At a time when accountants are readying for MTD ITSA, it might feel premature to discuss MTD for Corporation Tax (MTD for CT).
After all, HMRC and the government have repeatedly stated it won’t arrive until the 2026/27 tax year, at the earliest.
But you might find it’s a subject raised by clients. After all, it’s only natural to ask if corporation tax (CT) will follow now VAT and Income Tax have been digitalised. They may ask what they should expect.
Here’s some key points you might want to share.
It’s based on what little information HMRC has provided so far, in various communications (chiefly its consultation documents).
None of the info below is certain. Some of it is barely more than speculation. All of it should be taken with a pile of salt as high as the Burj Khalifa.
But it’s all we have right now, pending publication of documents such as draft legislation for MTD for CT, or the opening of the MTD for CT pilot programme. Based on how VAT and ITSA were rolled out by HMRC, further official documentation is unlikely to arrive until 2024 at the earliest.
1. What’s required for MTD for Corporation Tax
At the moment, HMRC says the following is likely for the average CT client:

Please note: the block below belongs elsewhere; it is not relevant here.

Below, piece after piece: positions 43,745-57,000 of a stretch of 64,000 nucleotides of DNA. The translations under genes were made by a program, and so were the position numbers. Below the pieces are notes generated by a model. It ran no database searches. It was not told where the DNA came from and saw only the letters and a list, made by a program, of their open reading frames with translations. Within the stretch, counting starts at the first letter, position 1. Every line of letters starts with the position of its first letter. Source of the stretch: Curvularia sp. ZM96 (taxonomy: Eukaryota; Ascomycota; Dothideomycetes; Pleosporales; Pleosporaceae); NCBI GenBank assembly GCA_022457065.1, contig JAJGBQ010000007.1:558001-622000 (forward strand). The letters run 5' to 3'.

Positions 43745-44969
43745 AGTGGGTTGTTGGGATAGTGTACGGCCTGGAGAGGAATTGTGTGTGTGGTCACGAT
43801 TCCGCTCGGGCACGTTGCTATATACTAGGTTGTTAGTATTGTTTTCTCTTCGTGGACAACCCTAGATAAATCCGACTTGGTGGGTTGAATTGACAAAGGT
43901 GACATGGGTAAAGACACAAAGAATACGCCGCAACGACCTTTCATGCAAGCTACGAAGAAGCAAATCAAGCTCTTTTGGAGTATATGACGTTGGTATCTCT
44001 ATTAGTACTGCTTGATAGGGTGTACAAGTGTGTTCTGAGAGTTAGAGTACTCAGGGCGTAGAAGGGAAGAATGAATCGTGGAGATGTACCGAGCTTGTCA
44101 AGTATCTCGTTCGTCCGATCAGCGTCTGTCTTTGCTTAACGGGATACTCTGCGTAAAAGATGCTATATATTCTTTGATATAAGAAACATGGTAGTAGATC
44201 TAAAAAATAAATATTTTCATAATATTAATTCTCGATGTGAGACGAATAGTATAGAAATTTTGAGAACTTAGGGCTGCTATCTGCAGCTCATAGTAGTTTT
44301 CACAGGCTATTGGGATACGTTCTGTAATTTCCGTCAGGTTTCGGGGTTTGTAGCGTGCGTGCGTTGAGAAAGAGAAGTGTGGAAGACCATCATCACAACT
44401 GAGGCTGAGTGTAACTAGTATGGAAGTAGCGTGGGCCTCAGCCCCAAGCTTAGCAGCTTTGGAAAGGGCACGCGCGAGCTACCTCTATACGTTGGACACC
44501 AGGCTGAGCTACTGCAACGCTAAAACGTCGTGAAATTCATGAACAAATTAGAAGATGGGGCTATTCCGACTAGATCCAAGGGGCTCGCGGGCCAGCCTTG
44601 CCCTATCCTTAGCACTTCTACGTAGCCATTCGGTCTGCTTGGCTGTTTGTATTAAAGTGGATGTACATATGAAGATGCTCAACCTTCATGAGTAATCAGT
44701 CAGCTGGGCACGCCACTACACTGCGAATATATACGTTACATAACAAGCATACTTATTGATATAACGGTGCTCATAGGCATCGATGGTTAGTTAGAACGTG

- Digital record keeping.
- Quarterly summary updates of income and expenditure, sent to HMRC via MTD-compatible software.
- An annual CT return, again sent via MTD-compatible software.
Agents such as accountants should be able to supply a full MTD for CT service. However, as with VAT and ITSA, the client can’t simply wash their hands of it. They will still need to observe new or additional digital recording-keeping practices.
2. Mobile accounting apps could be used for MTD for CT
In its consultation document, HMRC suggests the following: “For some smaller companies, their main interface could be a smartphone app, which could also be used to raise invoices, receive payments and record purchases.”
Larger businesses will use more sophisticated apps, of course, or a mix of software—but there remains the digital linking requirement as with MTD for VAT (with no mention of any soft-landing period, yet).
3. Different rules for different types of businesses (or sizes)
In its response to its MTD for CT consultation, HMRC says: “From the outset, the Government has appreciated that a ‘one size fits all’ design would not support the diverse needs of the UK CT population and that the design would need to be flexible and tailored for different parts of the population.”
If we speculate based on what else HMRC says in the consultation response document, it might be that the level of detail required in the digital record keeping and/or quarterly reports is the differentiating factor. There’s also a suggestion the quarterly reporting provision might be dropped for certain types of business.
4. HMRC is targeting a £2.1bn Corporation Tax gap
HMRC says digital record-keeping will reduce errors and people simply being careless. It’s also got an eye on deliberate non-compliance, of course.
Incidentally, in March 2022 HMRC reported that MTD for VAT had delivered “estimated additional tax revenue” of £57 per business, or as much as £195 million in 2019 and 2020—higher than the previous estimate of £115 million.